Ionic cooling for the future
You might think that cooling your computer using a water-based solution is the best way to go, but the future could bring something very different to the table. Take for instance, many small wind engines that creates a “breeze” of sorts that is comprised of charged up particles (ions for short) that keeps computer chips cool. According to scientists, they believe that these tiny wind engines are more than able to take computing power to the next level. After all, as microprocessors grow even more powerful with each generation, the higher number of transistors packed inside tend to generate more and more heat which is detrimental to performance in the long run.
Conventional cooling techniques fail in this aspect due to the problems found in air flow. Whenever spinning blades send air over a chip, the nearest molecules to the chip tend to get stuck there, rendering the cooling effect useless. This new experimental wind engine takes a different route however by shifting charged particles from one end of the device to the other. A small voltage is applied to the ionic engine, whereby positively charged ions are produced. These ions will then be attracted towards a negatively charged wire in order to force constant air movement, thereby doing away with the need for water cooled solutions.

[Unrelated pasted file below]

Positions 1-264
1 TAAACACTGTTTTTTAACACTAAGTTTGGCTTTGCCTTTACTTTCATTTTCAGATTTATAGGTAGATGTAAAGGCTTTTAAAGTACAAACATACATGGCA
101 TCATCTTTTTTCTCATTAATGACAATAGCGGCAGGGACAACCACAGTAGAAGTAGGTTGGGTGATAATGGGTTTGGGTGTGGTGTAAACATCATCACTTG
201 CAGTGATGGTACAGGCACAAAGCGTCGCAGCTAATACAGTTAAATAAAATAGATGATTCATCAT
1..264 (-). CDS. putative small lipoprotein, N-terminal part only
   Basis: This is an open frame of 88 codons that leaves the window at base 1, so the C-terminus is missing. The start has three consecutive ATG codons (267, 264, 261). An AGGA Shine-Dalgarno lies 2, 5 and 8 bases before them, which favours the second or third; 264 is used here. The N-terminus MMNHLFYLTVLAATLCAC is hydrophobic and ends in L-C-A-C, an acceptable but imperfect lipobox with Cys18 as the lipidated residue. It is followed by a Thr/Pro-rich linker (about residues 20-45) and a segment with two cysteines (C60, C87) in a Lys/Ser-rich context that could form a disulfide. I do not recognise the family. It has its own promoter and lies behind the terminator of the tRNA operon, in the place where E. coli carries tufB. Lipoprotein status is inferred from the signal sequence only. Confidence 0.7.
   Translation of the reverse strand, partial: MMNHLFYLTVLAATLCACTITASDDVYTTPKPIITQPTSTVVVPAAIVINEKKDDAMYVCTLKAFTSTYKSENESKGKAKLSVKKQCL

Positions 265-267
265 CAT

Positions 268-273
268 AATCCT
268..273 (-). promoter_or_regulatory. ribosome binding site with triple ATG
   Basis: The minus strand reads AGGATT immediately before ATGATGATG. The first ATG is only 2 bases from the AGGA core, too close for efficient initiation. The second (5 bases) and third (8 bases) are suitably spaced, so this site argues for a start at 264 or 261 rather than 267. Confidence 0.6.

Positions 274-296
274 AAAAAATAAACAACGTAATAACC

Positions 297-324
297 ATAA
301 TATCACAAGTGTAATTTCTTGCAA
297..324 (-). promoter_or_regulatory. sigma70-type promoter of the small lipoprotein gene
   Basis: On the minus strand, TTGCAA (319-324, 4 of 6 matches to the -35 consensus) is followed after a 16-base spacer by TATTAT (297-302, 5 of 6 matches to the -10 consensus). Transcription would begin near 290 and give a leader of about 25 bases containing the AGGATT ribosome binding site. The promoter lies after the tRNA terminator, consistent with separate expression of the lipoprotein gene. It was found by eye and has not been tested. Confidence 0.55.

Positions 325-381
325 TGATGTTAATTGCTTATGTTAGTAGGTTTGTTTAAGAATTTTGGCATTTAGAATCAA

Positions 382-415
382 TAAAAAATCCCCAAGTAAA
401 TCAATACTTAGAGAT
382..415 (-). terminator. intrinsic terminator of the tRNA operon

The research team claimed that this device managed to increase the cooling rate compared to that of a conventional fan, and Professor Suresh Garimella gave more concrete numbers to back up that statement. He said that “Other experimental cooling-enhancement approaches might give you a 40% or a 50% improvement (1.4 to 1.5 times the cooling rate of a conventional fan). A 250% improvement (3.5 times the cooling rate of a conventional fan) is quite unusual.” It now remains to be seen whether the research team will be able to shrink their prototype to make it a hundred times smaller than its current size. As it is, that would be a huge challenge by itself since the final product would have to measure just a few millimeters across. It is hoped that this ionic cooling device will be able to roll off production lines within the next three years.